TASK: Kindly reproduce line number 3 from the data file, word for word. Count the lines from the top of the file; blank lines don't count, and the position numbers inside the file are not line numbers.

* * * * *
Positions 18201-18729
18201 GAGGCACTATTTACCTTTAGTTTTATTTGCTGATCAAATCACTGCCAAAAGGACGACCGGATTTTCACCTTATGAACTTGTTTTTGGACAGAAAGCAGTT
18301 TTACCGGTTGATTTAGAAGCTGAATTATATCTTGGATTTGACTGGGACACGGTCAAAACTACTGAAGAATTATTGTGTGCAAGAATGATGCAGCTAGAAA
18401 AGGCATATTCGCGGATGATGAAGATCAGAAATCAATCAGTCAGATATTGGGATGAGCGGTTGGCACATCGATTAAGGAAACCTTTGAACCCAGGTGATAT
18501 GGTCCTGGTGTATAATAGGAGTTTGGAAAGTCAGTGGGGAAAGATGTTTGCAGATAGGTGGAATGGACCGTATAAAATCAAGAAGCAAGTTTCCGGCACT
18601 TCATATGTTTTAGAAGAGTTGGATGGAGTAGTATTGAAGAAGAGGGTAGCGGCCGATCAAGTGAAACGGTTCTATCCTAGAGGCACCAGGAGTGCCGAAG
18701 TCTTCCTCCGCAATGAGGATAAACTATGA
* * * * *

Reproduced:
18301 TTACCGGTTGATTTAGAAGCTGAATTATATCTTGGATTTGACTGGGACACGGTCAAAACTACTGAAGAATTATTGTGTGCAAGAATGATGCAGCTAGAAA